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Though many people would never have considered having a chicken as a house pet, there is a growing number who love their chickens and want to spend more time with them than a relationship from house to coop will allow. Thus chickens are more frequently than ever becoming house pets. This is really nothing new. Many families have stories of a chicken that lived in their grandparent's house and was a cherished family pet. But as people realize chickens are wonderful animals, with personalities and likes and dislikes, they realize there is no reason why a chicken can't be a pet, like a cat or a dog, or the "normal" pet birds such as parrots and cockatiels. They are inexpensive, easy to care for, and even make you breakfast, but aren't right for everyone.
Decide if having a chicken as a pet is right for you. Chickens are not the right pet for everyone. They are messy, frequently loud, and will smell if their cage is not cleaned regularly. The same could be said for many pets though. Consider whether you are allowed to have chickens in your area, whether you have the time to take care of another pet, and whether you are prepared to answer countless questions about why you have a chicken as a pet. Also, if you have other pets, decide if they might be likely to hurt your new pet. House chickens die most often from another family pet's attack, so know if your dog or kitty will hurt the chicken before deciding on getting one.
Setup a cage. Chickens need a roomy cage that they can easily move around in. It should be at least 2' square if the chicken is going to be a small bantam (mini) and you plan on letting the chicken out to play during the day. It will need to be lined with wood shavings from the pet store, not pine or cedar varieties though. They'll also need a food dish and water dish, something to hang on the side of the cage is best so they don't get knocked over. Also, a small bowl for any treats or food scraps you give them, since adding them to their regular food bowl or just setting them in the cage will make a mess. Chickens appreciate a lot of food scraps and leftovers. If you plan on getting a chicken that lays eggs, the hen will need a box to do that in. An appropriately sized cardboard box works okay for this. Most chickens want some sort of perch as well. Add a bar across the cage, about halfway up for the chicken to sit on.
Choose the proper chicken. Not all chickens are equal. Some are very hyper, others are calm. Some are very small, others are huge. There are males, called roosters, and females called hens or pullets. There is a lot of variety in chickens, and you want to choose the one best for your home. In most cases, a Silkie hen will be best. Silkies are small, friendly, calm birds, who have feathers that look like fur. Their docile demeanor makes them a great pet and perhaps is the main reason they are the most popular chicken to be a house chicken. Also, since the chicken is a hen, she will make noise, but probably won't crow, and will even lay small eggs.
Be prepared for noise. Roosters are the louder chicken. They crow many times a day and are not appropriate pets for someone with close neighbors. Not only that, but they're usually banned in most areas due to their noise. Hens can be loud too though. When a hen lays an egg, she usually squawks up a storm, telling everyone of her accomplishment. Hens also make noise when they eat, find food, and just general talk sometimes. Some hens are noisier than others, but all will make noise at one time or another.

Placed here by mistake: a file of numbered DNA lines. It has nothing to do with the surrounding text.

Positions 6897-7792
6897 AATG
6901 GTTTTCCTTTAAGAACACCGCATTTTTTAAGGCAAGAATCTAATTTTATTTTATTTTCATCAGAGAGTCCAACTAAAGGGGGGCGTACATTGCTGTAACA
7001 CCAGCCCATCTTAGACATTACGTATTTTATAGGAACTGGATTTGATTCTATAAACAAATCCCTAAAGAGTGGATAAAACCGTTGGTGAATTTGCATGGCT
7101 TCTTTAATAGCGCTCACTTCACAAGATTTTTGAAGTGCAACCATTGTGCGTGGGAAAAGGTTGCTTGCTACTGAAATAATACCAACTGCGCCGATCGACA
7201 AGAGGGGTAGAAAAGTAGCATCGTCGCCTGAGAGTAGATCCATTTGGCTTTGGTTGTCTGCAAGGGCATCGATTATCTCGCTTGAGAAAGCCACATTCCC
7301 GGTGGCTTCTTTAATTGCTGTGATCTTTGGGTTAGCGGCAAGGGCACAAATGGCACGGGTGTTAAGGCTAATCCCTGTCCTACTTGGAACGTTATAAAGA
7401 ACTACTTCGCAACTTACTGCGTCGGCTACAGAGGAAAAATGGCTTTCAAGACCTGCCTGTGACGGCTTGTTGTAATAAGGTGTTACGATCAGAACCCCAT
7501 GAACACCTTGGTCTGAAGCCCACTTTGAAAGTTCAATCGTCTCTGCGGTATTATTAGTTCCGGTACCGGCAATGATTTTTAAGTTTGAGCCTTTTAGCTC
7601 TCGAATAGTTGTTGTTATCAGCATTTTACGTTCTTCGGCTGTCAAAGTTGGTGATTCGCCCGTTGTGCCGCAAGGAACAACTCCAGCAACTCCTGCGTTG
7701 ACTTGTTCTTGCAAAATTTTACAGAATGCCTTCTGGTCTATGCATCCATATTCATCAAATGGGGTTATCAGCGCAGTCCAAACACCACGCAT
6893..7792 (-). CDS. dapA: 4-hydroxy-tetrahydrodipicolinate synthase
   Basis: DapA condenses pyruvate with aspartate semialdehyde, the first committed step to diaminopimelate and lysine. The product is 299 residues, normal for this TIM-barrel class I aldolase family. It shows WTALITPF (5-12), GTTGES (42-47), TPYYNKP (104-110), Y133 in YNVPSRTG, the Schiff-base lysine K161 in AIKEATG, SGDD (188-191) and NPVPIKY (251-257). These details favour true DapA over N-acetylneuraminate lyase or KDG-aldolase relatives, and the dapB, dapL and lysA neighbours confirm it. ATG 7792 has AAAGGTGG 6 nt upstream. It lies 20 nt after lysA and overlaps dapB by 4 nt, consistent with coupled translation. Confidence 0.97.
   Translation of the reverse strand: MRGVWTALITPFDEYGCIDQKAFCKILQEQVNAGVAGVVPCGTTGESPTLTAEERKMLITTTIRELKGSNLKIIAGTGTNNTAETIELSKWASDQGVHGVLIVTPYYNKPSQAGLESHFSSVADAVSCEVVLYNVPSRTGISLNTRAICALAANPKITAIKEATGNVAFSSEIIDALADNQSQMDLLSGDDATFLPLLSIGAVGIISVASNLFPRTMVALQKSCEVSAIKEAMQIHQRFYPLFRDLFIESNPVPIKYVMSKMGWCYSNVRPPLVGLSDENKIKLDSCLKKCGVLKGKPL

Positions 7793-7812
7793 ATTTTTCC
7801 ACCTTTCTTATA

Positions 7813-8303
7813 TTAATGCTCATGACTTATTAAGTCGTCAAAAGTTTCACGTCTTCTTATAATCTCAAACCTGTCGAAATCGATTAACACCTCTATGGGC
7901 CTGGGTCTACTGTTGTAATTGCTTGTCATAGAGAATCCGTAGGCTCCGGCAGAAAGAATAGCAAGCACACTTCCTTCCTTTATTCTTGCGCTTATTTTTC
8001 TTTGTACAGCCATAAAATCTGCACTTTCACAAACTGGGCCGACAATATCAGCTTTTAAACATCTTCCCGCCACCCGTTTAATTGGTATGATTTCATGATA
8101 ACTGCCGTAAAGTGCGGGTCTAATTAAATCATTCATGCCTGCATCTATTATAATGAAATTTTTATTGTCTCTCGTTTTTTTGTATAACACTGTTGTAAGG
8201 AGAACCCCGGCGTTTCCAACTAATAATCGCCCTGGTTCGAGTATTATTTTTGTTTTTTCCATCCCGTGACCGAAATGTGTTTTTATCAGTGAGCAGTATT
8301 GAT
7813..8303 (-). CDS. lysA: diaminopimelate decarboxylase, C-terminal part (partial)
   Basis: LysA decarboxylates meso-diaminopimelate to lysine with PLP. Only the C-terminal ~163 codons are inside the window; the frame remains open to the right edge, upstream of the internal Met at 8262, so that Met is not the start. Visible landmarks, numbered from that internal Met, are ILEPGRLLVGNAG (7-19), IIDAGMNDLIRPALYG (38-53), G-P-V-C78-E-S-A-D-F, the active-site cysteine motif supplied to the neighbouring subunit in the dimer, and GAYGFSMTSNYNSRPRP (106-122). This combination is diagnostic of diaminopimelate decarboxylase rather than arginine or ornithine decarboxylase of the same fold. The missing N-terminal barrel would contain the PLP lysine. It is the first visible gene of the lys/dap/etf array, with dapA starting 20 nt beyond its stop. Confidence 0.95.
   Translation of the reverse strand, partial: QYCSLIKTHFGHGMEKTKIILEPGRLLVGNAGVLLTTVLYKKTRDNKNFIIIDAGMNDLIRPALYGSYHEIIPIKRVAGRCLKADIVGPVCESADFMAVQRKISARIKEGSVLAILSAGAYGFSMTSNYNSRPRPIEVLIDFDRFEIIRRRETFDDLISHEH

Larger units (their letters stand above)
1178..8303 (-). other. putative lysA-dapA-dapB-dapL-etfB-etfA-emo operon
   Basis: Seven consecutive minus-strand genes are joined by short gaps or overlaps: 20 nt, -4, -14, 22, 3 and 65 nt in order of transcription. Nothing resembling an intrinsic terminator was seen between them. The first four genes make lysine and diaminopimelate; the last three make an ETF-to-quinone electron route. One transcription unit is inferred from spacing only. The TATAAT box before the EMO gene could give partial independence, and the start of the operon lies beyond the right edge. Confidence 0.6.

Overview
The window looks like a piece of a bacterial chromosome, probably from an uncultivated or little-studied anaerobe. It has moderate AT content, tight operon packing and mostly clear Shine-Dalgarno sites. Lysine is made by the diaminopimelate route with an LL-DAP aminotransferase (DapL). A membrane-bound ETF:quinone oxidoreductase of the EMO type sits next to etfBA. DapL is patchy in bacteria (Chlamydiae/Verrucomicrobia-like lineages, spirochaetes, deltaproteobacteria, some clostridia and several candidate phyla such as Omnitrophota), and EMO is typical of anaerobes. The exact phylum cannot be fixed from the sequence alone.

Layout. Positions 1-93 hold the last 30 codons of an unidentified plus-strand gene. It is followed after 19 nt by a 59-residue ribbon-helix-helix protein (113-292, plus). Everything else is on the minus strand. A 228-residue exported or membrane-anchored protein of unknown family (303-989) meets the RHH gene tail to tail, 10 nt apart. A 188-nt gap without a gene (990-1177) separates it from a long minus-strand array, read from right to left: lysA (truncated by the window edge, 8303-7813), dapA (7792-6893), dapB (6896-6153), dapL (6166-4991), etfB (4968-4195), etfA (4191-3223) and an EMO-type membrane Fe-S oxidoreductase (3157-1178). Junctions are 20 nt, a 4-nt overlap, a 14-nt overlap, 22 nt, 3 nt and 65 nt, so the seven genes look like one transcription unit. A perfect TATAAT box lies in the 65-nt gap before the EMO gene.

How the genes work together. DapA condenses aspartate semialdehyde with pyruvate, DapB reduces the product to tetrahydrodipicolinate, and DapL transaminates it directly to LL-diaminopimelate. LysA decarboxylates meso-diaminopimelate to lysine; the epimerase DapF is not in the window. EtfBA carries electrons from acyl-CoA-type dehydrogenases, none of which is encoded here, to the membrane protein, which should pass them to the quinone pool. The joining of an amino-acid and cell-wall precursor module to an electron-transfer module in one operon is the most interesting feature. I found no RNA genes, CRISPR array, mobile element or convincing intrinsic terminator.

Get some chicken diapers and a leash. If you're going to have a house chicken you will most likely want a chicken diaper and a leash. Chicken diapers go over a chicken's bum so when they poop, it doesn't end up on your floor. They are very similar to those used by parrot owners, though of course, larger in size. They allow your pet to truly be a member of the family, and make it more comfortable to hang out on the sofa with. They will need to be changed regularly, just like all diapers, and if you don't want to do this, a chicken is probably not the right house pet for you. A leash is necessary if you choose to take your chicken anywhere. They are usually designed to connect to the chicken diaper and allow you take your chicken outside for a walk.
Feed your chicken the proper food. Feed varies depending on the age of the chicken and whether they are laying eggs, so it's important to ask about the appropriate feed at the feed store. Most hens require laying feed, either pellets or crumbles, and the wrong food can cause nutritional deficiencies.
Make toys for your chicken. Chickens are intelligent animals, and as such need toys and things to occupy them. Chickens in nature spend a lot of time searching for food, so hiding some food around their pens or playing games with them and involving food are great fun for the chickies. You can even train your chickens to do tricks.
Prepare a dust bath for your chickens regularly. Chickens need dust baths to keep their feathers in good shape and without them can look disheveled and even have problems with bugs. Make a dust bath by getting some play sand and putting a couple of inches into a pan so the chicken can roll around in it and get it into its feathers. They will make a mess, so it's best to have the area surrounding the pan covered with newspaper for easier cleanup. Or you can make a spot outside in the garden where the chicken can roll around to her heart's content.
Handle your chicken regularly. The most important part of having any pet is to handle it and play with it and give it time outside its cage. Chickens are no exception and your pet will become friendlier and more a part of the family the more you handle her and hang around her. Chickens can make wonderful family pets with love and lots of care.